Monument to Honor 101st Airborne Division Soldiers
By Donna Miles
American Forces Press Service
WASHINGTON, March 24, 2004 A new monument under construction at Fort Campbell, Ky., will honor soldiers who have served in the 101st Airborne Division (Air Assault) throughout its history, including those who have served in Afghanistan and Iraq in support of the war on terror.
Retired Master Sgt. Billy Colwell, left, oversees construction of the new 101st Airborne Division monument at Fort Campbell, Ky. Photo by Donna Miles
(Click photo for screen-resolution image);high-resolution image available.
The monument, directly in front of the division headquarters building, is a large, jet-black granite obelisk with panels that depict the division's storied history: in World War II, the Vietnam conflict, Operation Desert Storm and recent operations including Operations Enduring Freedom and Iraqi Freedom.
Unlike traditional monuments, however, the obelisk is inverted, with the wider base toward the top. "That's because the unit has always been and will always be very different bold," said retired 1st Sgt. Billy Colwell, the monument's designer and key fundraiser as chairman of the 101st Airborne Division Association's monument committee. "We used the obverse obelisk as a symbol of boldness and departing from convention."
Etchings with 23-karat gold inlay on all four panels recall challenges posed by the division's first commander, Maj. Gen. William C. Lee, who urged the first Screaming Eagle troops during World War II to train hard, be bold and be aggressive in preparation for their "rendezvous with destiny."
The latest addition to the monument, to be unveiled during the division's "Week of the Eagles" celebration in June, will be engravings depicting the 101st's contributions to the war on terror in Afghanistan and Iraq.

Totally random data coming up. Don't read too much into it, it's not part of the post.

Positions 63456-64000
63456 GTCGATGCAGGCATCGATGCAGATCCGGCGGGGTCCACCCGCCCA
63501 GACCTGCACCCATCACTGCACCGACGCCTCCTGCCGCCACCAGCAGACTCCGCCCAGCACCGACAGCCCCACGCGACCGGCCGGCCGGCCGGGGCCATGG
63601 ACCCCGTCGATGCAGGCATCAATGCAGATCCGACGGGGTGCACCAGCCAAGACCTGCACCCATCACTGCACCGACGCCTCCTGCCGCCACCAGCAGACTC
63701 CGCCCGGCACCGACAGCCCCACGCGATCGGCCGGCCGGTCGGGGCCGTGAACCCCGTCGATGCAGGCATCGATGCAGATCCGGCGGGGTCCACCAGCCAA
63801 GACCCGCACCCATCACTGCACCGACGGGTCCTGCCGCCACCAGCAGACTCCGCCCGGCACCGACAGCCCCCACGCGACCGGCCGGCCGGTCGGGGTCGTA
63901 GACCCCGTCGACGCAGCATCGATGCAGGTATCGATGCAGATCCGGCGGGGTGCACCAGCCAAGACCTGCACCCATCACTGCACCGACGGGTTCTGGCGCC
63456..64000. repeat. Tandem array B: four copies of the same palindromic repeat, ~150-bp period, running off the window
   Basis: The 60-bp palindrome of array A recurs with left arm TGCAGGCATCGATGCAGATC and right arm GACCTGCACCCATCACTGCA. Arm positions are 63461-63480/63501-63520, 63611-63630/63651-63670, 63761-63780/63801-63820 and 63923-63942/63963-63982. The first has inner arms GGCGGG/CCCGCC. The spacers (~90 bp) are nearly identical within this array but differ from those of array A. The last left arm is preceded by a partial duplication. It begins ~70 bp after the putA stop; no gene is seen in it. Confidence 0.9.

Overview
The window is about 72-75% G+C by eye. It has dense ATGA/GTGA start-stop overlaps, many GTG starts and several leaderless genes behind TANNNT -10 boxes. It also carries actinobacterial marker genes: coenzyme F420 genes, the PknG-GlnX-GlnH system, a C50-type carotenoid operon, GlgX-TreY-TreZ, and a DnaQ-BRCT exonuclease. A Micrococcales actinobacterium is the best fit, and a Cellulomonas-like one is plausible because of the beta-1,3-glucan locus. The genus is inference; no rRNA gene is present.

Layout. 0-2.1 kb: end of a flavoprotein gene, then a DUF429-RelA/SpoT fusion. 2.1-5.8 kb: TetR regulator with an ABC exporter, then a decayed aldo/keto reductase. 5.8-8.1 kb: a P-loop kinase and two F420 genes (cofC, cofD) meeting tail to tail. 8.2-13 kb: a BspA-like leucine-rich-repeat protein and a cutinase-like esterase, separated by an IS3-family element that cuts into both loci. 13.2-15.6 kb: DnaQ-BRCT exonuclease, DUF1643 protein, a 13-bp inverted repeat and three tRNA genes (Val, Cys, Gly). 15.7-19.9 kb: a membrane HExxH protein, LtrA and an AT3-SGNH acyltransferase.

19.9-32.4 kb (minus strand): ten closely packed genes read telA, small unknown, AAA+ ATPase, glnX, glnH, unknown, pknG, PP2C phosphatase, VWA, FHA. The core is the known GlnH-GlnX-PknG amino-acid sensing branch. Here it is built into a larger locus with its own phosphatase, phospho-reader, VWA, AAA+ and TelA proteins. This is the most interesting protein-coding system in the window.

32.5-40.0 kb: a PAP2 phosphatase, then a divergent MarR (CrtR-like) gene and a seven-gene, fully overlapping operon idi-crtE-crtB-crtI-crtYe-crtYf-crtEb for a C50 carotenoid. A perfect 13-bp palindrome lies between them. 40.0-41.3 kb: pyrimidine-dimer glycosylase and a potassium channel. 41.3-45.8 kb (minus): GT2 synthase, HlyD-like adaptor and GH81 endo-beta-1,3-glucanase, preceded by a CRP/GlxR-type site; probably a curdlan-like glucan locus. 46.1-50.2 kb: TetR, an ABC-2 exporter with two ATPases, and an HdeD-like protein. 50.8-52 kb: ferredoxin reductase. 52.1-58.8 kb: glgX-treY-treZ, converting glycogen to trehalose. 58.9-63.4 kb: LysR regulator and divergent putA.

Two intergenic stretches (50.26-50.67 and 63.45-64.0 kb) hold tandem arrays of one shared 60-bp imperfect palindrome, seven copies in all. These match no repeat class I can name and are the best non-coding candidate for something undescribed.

The monument design incorporates an eternal flame atop the obelisk a symbol, Colwell said, of the division's readiness for duty 24 hours a day, 365 days a year.
So far, all costs of the monument have been funded through the 101st Airborne Division Association and donations from the local communities and friends of the division. Now the association is selling 2,400 pavers that will surround the monument's base to defray costs of completing the monument.
Each paver symbolically being sold for $101 will be engraved with the name of a person or organization. Information about purchasing pavers is available on the 101st Airborne Division Association's Web site. Nineteen pavers will bear the names of Medal of Honor recipients from the division two from World War II and 17 from Vietnam.
Once additional funds are raised, Colwell said the monument will include life- size bronze statues of four "Screaming Eagle" soldiers wearing the uniforms and carrying the weaponry of various periods in the division's history.
Colwell admitted it's "an awesome task to make a monument to a division," especially one with such a proud heritage as the 101st Airborne Division (Air Assault), he added.
"This unit is different. It's the only air assault division in the world," Colwell said. "There's a pride in this unit that very few units have. And our dream is to have a monument that reflects that."